Conflation in politicalgardening:
concepts and practice
Lucy Rose Wright and Ross Fraser Young
This chapter introduces the re-emerging political characteristic of urban gardening
(UG) (Certomà and Tornaghi, 2015). Our contribution presents an understanding
of the importance process has for a group seeking spatial justice through engagement in UG. The garden’s local political environment shapes the process by which
a group seeks to tackle localised spatial injustice. Spatial justice refers to ‘an intentional and focused emphasis on the spatial
It is increasingly clear that, alongside the spectacular forms of justice activism, the actually existing just city results from different everyday practices of performative politics that produce transformative trajectories and alternative realities in response to particular injustices in situated contexts. The massive diffusion of urban gardening practices (including allotments, community gardens, guerrilla gardening and the multiple, inventive forms of gardening the city) deserve special attention as experiential learning and in-becoming responses to spatial politics, able to articulate different forms of power and resistance to the current state of unequal distribution of benefits and burdens in the urban space. While advancing their socio-environmental claims, urban gardeners make evident that the physical disposition of living beings and non-living things can both determine and perpetuate injustices or create justice spaces. In so doing, urban gardeners question the inequality-biased structuring and functioning of social formations (most notably urban deprivation, lack of public decision and engagement, and marginalisation processes); and conversely create (or allow the creation of) spaces of justice in contemporary cities. This book presents a selection of contributions investigating the possibility and capability of urban gardeners to effectively tackle spatial injustice; and it offers the readers sound, theoretically grounded reflections on the topic. Building upon on-the-field experiences in European cities, it presents a wide range of engaged scholarly researches that investigate whether, how and to what extent urban gardening is able to contrast inequalities and disparities in living conditions.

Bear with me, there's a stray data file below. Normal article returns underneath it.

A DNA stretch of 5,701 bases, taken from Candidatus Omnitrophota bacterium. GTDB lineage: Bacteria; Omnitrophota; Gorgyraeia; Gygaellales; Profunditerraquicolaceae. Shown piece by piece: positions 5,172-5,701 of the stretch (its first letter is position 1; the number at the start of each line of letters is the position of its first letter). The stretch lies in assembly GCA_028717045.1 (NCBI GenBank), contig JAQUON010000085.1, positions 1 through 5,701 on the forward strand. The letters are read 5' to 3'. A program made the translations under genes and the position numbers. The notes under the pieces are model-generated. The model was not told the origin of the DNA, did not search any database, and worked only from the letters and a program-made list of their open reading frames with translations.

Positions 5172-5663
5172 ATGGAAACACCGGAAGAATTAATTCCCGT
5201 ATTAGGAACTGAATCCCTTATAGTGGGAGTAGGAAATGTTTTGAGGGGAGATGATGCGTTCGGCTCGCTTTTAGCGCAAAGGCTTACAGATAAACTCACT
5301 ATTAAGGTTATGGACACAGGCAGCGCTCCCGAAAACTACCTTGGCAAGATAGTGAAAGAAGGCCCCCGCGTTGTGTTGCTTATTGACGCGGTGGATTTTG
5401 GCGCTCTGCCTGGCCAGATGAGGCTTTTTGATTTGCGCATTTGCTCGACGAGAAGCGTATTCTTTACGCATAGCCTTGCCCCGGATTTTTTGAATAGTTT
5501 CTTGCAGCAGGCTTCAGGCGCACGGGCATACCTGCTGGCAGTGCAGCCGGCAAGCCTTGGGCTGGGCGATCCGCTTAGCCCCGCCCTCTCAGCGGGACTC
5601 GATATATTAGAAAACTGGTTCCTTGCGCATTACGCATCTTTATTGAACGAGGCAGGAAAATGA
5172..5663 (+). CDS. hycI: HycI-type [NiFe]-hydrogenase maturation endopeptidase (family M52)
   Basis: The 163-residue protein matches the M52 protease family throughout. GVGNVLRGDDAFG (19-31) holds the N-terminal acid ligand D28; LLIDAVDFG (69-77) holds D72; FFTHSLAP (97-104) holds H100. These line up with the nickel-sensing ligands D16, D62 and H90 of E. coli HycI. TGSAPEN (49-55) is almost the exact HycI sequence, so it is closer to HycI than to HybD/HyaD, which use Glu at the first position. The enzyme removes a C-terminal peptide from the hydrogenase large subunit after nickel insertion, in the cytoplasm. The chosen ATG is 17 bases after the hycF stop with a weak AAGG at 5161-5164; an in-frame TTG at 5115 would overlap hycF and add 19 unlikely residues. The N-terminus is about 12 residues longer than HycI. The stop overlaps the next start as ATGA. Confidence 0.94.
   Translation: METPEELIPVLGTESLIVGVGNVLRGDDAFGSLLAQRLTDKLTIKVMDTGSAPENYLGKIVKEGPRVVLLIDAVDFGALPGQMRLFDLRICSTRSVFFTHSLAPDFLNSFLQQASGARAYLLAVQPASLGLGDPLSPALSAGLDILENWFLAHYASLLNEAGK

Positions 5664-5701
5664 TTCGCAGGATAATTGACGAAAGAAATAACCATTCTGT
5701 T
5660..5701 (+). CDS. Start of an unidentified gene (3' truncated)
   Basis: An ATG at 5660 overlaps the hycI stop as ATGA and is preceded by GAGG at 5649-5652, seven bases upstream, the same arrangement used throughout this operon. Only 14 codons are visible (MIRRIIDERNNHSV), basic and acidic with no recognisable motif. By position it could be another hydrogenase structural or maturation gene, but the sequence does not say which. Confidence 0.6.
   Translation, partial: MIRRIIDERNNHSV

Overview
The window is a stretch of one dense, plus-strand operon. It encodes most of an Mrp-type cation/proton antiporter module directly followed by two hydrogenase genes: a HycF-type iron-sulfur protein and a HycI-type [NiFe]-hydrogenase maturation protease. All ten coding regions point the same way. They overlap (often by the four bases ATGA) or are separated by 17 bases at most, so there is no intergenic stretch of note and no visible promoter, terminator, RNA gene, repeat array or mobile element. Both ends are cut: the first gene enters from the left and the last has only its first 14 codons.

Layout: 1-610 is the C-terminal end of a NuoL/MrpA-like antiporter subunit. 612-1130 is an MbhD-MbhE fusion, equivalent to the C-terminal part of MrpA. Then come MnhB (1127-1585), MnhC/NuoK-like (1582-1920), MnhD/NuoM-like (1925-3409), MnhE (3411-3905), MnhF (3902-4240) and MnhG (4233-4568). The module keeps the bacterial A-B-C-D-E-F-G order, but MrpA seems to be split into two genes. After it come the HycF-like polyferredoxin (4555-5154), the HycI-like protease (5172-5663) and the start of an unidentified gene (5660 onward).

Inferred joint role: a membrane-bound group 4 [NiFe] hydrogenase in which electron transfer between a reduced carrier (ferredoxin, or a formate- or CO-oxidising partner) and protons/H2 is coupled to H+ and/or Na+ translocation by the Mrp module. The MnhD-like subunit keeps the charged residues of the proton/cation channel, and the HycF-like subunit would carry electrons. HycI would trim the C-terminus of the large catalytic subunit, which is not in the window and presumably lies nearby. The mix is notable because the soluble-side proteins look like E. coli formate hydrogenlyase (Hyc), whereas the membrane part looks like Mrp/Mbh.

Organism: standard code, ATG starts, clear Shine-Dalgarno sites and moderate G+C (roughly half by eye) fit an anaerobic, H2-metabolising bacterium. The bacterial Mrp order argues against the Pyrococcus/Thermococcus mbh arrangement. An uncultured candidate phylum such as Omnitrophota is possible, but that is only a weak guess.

‘right to the city’ claims and called for the re-appropriation of public
urban space by following Lefebvre’s seminal work (1968). Progressively, urban
gardening practices became characterised as ‘politicalgardening’ (Certomà and
Tornaghi, 2015), whose major roots are in the famous Liz Christy’s and the Green
Guerrilla group’s intervention in New York, in the 1970s, aimed at recovering
abandoned areas of the city used as dumps and granting local inhabitants enjoyable green space (McKay, 2011). Since then, collective or community gardens have
been created thanks to
gardeners move from resilience and survival to the reworking
of specific problems and to oppositional awareness and resistance (Eizenberg,
2016). By bringing the process of politicalgardening to the fore, Wright and
Fraser emphasise the DNA of the gardens rather than marking its trajectory as a
movement or full-fledged resistance.
Urban gardening and the struggle for justice
‘The right to the city is like a cry and a demand’ (Lefebvre, 1996 , cited
in Marcuse, 2009) of those who usually lack most other rights, such as property
rights and citizenship
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Urban gardening and the struggle for justice
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